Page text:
Based on the evidence submitted in this proceeding, and Respondent’s failure to participate in this matter, it appears more likely than not that Respondent does not have a right or legitimate interest in the disputed domain name. Respondent has registered the disputed domain name using the name of Complainant’s President and CEO along with Complainant’s actual contact information. Such use of Complainant’s information in connection with a domain name that fully and solely consists of the GEICO mark suggests that Respondent may have registered the disputed domain name to impersonate or pass itself off as Complainant.

Moreover, Respondent has made limited use of the disputed domain name since registering it in September 2020 for an inactive web page and for email use. Notably, Respondent has not only failed to contest any of Complainant’s allegations, but has provided no explanation as to how and why Respondent registered the disputed domain name that incorporates the GEICO mark. Such failures when viewed in conjunction with Complainant’s rights in the GEICO mark suggests that Respondent lacks any legitimate purpose or basis for registering the disputed domain name and has done so as an opportunistic act for the benefit or profit of Respondent.

Given that Complainant has established with sufficient evidence that it owns rights in the GEICO, and given Respondent’s above noted actions and failure to respond, the Panel concludes that Respondent does not have rights or legitimate interests in the disputed domain name and that none of the circumstances of paragraph 4(c) of the Policy are evident in this case.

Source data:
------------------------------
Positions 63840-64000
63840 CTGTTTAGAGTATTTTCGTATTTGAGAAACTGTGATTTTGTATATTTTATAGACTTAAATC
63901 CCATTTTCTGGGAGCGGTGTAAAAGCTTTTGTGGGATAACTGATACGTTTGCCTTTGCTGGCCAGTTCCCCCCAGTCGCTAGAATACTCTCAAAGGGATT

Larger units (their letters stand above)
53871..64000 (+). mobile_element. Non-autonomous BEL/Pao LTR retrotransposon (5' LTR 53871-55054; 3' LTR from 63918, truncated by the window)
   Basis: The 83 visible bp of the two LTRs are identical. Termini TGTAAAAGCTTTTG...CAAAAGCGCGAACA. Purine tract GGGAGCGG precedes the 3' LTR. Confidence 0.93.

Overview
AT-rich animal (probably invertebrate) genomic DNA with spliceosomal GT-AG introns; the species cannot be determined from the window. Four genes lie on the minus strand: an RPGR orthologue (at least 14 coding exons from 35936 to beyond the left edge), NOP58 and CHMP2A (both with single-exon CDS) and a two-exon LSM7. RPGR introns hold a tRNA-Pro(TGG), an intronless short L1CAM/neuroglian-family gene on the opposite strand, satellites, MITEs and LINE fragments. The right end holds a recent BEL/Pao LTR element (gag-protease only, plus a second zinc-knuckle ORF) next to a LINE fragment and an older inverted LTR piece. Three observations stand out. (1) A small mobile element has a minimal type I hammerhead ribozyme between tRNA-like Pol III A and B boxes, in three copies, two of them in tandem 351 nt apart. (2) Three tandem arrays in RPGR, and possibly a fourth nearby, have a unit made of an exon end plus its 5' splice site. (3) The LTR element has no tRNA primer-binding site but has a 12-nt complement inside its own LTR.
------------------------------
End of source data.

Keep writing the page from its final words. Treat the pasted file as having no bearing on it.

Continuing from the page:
C. Registered and Used in Bad Faith

Given Respondent’s actions as noted above, Respondent’s lack of connection to Complainant or Complainant’s GEICO mark, and Respondent’s failure to appear in this matter, it is easy to infer that Respondent’s registration of the disputed domain name which fully copies Complainant’s GEICO mark was done opportunistically and in bad faith. The fact that Respondent has (i) registered the disputed domain name using false contact information that on its face impersonates Complainant and its President and CEO, (ii) set up the disputed domain name for email use, and (iii) provided no reasonable explanation for registering a domain name that is identical to Complainant’s GEICO mark, underscores that Respondent’s intent in registering and using the disputed domain name is more likely than not in bad faith, for the profit of Respondent or for some illegitimate purpose.

Accordingly, the Panel finds that Complainant succeeds under this element of the Policy.

7. Decision

For the foregoing reasons, in accordance with paragraphs 4(i) of the Policy and 15 of the Rules, the Panel orders that the disputed domain name <geico.design> be transferred to Complainant.

Georges Nahitchevansky
Sole Panelist
Date: December 16, 2020

1 Respondent appears to have used the name of Complainant’s President and CEO along with Complainant’s actual contact information when registering the disputed domain name. In light of the potential identity theft, the Panel has redacted Respondent’s name from this decision. However, the Panel has attached as Annex 1 to this decision an instruction to the Registrar regarding transfer of the disputed domain name, which includes the name of Respondent. The Panel has authorized the Center to transmit Annex 1 to the Registrar as part of the order in this proceeding, and has indicated Annex 1 to this decision shall not be published due to the exceptional circumstances of this case. See Banco Bradesco S.A. v. FAST-12785241 Attn. Bradescourgente.net / Name Redacted, WIPO Case No. D2009-1788.